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Pet your stress away

A puppy sitting in a bowl of food with kibble scattered on the floor.

A cat's paw raised in the air. Text reads: Who's my little stress reliever?

Aug. 7, 2019— Need a stress break? Try spending a few minutes with a pet. You won't just feel happier and less tense around Coco or Cookie. The stress hormone levels in your body may actually fall, a new study suggests.

For the study, researchers divided 249 college students into four groups. One group was asked to pet, play or just hang out with cats and dogs for 10 minutes. The other participants either watched these students interact with the animals, viewed a slideshow of the pets or waited quietly for their own chance to pal around with a pet.

From each student, the researchers collected several saliva samples before and after the interaction, which they used to measure levels of cortisol, a stress hormone. Our bodies naturally produce cortisol. It has several functions, including helping us respond to stress. But too much cortisol production can be problematic.

The study found that, compared to the control groups, the students who interacted directly with a pet had a sizeable drop in cortisol levels after being around a dog or a cat for just 10 minutes.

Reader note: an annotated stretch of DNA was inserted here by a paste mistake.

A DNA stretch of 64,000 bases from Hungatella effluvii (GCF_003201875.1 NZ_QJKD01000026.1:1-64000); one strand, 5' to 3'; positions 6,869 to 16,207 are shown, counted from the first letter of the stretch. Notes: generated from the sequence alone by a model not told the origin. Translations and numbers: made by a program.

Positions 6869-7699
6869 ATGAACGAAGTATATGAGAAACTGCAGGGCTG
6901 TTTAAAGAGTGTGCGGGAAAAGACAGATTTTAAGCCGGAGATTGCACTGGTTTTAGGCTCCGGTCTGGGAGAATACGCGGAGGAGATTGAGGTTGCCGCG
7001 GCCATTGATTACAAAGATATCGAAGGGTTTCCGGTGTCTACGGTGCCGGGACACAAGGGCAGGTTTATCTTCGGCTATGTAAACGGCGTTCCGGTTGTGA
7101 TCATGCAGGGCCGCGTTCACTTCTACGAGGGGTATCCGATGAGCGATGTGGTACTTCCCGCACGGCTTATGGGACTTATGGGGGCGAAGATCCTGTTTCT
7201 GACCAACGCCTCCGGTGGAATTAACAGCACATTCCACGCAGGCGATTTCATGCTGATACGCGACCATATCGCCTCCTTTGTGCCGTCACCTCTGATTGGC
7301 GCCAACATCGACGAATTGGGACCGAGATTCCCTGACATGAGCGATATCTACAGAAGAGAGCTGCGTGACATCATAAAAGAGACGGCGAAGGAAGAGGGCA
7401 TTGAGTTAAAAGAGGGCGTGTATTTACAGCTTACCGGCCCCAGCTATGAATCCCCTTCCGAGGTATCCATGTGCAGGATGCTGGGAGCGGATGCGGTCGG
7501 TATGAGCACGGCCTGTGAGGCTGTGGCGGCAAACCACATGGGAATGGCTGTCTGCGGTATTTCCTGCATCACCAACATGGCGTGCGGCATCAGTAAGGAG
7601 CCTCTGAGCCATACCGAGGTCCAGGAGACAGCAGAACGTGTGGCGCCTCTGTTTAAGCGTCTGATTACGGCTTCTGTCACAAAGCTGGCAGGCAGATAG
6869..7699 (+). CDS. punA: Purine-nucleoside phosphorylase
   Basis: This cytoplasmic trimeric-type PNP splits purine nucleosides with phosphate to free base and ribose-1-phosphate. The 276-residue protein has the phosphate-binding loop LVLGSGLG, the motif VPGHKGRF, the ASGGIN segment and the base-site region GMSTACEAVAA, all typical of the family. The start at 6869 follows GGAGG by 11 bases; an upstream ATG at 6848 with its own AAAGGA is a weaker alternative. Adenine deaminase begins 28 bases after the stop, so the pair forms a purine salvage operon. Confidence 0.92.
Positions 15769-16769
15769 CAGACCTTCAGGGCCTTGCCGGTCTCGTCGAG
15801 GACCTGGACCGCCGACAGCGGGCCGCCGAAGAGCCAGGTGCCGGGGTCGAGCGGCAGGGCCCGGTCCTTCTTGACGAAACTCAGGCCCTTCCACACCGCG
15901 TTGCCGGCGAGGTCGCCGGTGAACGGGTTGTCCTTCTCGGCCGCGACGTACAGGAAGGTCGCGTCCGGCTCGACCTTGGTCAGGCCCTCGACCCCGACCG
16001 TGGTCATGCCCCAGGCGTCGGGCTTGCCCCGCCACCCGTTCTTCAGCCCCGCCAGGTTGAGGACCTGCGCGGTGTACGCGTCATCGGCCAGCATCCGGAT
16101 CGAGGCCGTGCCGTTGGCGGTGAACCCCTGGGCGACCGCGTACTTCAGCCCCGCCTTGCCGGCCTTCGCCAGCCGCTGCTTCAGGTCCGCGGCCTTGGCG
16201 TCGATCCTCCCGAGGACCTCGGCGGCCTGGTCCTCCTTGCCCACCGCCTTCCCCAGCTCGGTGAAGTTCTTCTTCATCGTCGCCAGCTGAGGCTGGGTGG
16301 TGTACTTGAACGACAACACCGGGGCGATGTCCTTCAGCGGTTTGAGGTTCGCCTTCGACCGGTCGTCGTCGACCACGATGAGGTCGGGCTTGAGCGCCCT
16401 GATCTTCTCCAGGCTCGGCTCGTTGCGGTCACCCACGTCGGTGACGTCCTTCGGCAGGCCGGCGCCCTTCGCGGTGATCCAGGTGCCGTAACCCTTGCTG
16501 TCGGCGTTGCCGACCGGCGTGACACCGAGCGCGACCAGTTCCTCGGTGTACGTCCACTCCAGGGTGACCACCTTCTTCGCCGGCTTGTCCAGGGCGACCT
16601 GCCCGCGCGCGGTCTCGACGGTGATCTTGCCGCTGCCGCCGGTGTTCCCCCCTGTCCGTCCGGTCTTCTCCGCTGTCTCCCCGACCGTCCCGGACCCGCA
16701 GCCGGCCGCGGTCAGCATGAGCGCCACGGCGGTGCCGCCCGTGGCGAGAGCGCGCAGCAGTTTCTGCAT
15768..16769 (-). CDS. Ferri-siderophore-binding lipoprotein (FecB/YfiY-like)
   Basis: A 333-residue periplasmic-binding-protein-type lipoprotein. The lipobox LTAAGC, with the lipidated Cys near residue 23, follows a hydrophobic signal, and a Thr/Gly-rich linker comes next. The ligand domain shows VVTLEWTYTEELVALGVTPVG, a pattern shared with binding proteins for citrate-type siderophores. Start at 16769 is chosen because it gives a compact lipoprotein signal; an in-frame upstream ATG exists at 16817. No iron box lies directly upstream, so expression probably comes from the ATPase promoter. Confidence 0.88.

Since cortisol is a measure of stress, this study doesn't merely show what many of us already know—that pets can have a calming, mood-lifting effect. It shows that interacting with a pet, even briefly, may actually reduce the body's physical response to stress.

The study appeared in the journal AERA Open.

Can't have a permanent pet?

You can benefit from a pet without owning one. If you can't permanently adopt a pet, you might still be able to provide a temporary foster home for one. Or you might offer to walk a neighbor's dog or volunteer at an animal shelter. Some shelters even rent out cats and dogs for walks or fun.

Feeling frazzled?

Learn more about stress, its effects on your health and what you can do about it.

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